- The moist environment of the human body poses a major challenge in
developing a tissue adhesive that sticks to wet tissues and aids healing.
- Most adhesives do not stick to wet tissues well and are inflexible
when dry, and many are toxic to cells.
- Novel slug inspired tissue adhesive sticks to wet tissues strongly,
at the same time promoting better wound healing and surgical repair.
medical adhesive that sticks really well to moist tissues, is biocompatible and
that aids in better wound healing, has been created by a research team at the
Wyss Institute for Biologically Inspired Engineering and the John A. Paulson
School of Engineering and Applied Sciences (SEAS) at Harvard University. The
research appears in the journal Science
For a Superior Tissue Binding Glue - Unlikely Source of Inspiration
Anyone who has attempted to stick a
Band-Aid plaster on a wet skin would have found it highly frustrating to say
the least. The story
is the same
when it comes to developing a tissue
adhesive that sticks strongly to the moist tissues within the body or skin, and that also aids in healing and repair
at the same time with improved wound healing
and strong stable scar.
‘Nature inspired medical glue, to promote better wound healing, could find several applications in future including creating sticky robots and novel drug delivery systems.’
In the course of research for such an
adhesive, first author of the current study, Jianyu Li, Ph.D. (former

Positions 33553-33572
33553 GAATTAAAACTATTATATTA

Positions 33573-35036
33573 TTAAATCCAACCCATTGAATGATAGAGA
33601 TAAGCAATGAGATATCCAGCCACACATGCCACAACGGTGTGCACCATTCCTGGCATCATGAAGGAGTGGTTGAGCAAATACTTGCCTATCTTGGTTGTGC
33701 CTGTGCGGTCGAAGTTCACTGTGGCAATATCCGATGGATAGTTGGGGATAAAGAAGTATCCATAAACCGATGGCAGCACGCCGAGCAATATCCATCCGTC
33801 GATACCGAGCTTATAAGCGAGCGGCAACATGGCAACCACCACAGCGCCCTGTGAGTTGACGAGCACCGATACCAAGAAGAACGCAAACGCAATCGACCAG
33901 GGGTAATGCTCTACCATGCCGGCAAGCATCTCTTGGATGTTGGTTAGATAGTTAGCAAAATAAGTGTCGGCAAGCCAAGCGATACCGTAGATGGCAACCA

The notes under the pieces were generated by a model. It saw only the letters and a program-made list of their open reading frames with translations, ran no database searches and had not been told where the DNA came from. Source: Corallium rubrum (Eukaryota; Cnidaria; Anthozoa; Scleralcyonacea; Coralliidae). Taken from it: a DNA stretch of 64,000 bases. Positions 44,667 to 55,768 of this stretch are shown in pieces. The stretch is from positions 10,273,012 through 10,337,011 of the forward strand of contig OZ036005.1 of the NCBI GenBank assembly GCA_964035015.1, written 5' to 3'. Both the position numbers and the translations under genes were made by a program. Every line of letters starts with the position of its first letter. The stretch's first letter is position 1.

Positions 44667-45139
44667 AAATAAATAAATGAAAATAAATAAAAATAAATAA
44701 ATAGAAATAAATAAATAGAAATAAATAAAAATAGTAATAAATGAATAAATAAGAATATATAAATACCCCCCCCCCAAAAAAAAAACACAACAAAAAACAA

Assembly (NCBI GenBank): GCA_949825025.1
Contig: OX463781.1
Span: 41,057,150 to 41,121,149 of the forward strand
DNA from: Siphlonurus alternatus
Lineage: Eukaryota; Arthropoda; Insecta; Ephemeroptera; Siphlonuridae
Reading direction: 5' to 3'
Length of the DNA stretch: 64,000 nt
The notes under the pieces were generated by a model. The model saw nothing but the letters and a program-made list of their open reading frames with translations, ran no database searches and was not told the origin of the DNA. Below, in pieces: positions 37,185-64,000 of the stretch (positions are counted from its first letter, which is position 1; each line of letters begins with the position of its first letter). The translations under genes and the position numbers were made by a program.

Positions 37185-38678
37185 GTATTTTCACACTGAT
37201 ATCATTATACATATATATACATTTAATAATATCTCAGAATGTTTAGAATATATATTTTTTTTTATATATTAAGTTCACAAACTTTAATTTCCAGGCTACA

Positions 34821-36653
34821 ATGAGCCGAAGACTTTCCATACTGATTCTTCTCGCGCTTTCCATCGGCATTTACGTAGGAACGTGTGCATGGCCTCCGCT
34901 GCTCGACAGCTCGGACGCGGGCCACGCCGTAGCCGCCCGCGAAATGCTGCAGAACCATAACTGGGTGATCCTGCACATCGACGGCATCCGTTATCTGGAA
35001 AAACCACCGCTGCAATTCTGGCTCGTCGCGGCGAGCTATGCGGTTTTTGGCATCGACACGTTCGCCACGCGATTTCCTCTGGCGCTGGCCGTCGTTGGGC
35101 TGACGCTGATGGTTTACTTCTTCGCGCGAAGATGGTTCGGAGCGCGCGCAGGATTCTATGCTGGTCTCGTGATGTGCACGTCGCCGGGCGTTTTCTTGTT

Postdoctoral Fellow at the Wyss Institute and now an Assistant Professor at
McGill University), stumbled upon a possible solution in an unlikely organism: the humble slug
The Dusky Arion (Arion subfuscus), occurs
commonly in Europe and parts of the United States, and when threatened, secretes a sticky glue that fixes it to the spot
making it difficult to be pulled away
by the predator.
Properties of the Slug Inspired Adhesive
Earlier studies have found this glue to
be composed of a tough matrix peppered with positively charged proteins. This
inspired Li and his team to develop a double-layered hydrogel composed of an alginate-polyacrylamide matrix
in turn supports an adhesive layer that has positively charged polymers
protruding from its surface.
The adhesive polymer binds to biological tissues by the
following mechanisms resulting in an extremely strong bond that would be
difficult to break, namely:
- Electrostatic attraction to
negatively charged cell surfaces
- Covalent bonds between neighboring
- Physical interpenetration
Li adds that while earlier studies
exploring similar solutions have focused
only on the polymer based adhesive component
that sticks to the tissues,
the matrix layer is equally important.
"Most prior material designs have
focused only on the interface between the tissue and the adhesive. Our adhesive
is able to dissipate energy through its matrix layer, which enables it to
deform much more before it breaks."
The current study's matrix layer includes
calcium ions that are bound to the alginate hydrogel via ionic bonds. If great
is applied to the adhesive, these
"sacrificial" ionic bonds will first break first, making the matrix
absorb a large amount of energy before the tissue-polymer bond becomes
compromised. Testing the Strength of the Polyacrylamide Matrix Plus Polymer Based Glue